Primary Care Delivery and Payment Transformation

The primary care workforce shortage has been well documented [22, 23], and many underserved urban and rural areas don’t have the workforce capability to provide the most basic health care services [24]. Due to the increasing trend in physician specialization [25], there has been little improvement in the ratio of primary care physicians to patients during a period when the overall physician-to-population ratio has increased dramatically [25].

Primary Care and the Public Good

With compelling evidence that health systems with high-functioning primary care services have decreased mortality and improved health outcomes [9], the sector can be classified as a public good, similar to police and fire services. Physicians are empowered by society to collectively and individually be agents of change, but changing society requires advocacy and a demand for social justice [26]. All physicians have taken an oath to serve in the public trust, an obligation that can be fulfilled through service as well as education [27]. Yet medical school graduates are shunning primary care in favor of more lucrative subspecialty careers, as evidenced by a direct correlation between mean overall specialty salary and US graduates’ residency fill rates [28].

Because almost all graduates of family medicine residency programs go on to practice in primary care (unlike internal medicine graduates, who tend to subspecialize or limit their practices to hospital care), family medicine can be used as a proxy for medical school primary care production. Prior to 2000, 73 percent of entering family medicine residents were graduates of US allopathic schools, but the percentage shrank to 46.1 percent for those entering the workforce between 2001 and 2013 [29]. Conversely, more than one-third of those entering the workforce between 2001 and 2013 were international graduates, who made up 13 percent of those entering the workforce before 2000 [29]. Even with increasing numbers of international graduates entering the US workforce through primary care residencies [30, 31], the nation is falling behind on projected primary care needs, which are burgeoning due to population growth, increased insurance coverage, and impending physician retirements [22].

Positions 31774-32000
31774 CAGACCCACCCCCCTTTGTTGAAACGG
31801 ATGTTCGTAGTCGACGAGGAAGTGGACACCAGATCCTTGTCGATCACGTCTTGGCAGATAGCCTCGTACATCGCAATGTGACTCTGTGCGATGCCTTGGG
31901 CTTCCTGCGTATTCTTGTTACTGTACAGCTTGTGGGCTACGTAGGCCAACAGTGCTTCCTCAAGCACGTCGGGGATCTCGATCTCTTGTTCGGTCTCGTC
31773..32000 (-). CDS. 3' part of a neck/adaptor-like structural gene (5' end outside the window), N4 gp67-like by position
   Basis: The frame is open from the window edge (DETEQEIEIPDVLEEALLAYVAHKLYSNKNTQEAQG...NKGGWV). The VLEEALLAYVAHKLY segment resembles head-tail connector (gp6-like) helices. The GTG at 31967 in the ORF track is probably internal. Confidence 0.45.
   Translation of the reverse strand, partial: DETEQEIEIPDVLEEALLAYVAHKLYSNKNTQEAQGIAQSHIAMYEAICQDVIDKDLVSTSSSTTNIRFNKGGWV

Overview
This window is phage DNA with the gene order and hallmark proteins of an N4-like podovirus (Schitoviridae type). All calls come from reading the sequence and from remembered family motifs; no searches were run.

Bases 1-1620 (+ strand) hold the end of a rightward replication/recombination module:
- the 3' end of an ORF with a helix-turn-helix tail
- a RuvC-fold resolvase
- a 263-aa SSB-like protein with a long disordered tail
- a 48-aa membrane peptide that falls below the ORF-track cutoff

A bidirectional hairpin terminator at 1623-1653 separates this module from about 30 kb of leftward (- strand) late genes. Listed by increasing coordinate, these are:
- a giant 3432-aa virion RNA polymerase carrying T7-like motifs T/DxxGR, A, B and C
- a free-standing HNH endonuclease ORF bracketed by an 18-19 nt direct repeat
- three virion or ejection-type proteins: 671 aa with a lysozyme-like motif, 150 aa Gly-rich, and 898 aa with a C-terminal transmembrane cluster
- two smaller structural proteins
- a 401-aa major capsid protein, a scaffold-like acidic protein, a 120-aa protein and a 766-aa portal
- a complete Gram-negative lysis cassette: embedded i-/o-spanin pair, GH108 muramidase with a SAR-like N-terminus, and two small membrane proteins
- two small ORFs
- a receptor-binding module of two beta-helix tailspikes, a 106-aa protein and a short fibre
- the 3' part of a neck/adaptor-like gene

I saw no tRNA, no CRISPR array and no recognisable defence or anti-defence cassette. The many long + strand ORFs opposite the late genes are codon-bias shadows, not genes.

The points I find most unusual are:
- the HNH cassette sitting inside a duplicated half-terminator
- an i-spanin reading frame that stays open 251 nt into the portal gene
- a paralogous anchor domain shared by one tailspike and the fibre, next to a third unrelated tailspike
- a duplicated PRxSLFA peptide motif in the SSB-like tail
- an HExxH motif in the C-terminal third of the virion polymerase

High student debt, which may disproportionately affect students with a lower socioeconomic status, has been cited as a deterrent to entering primary care practice [32]. The low value ascribed to primary care during medical school also may affect career choice, suggesting that altering school culture and supporting motivated students could be effective in enhancing the primary care workforce [32, 33]. Providing meaningful training experiences in safety net settings encourages and supports students to choose primary care and physicians to practice in similar environments [34, 35].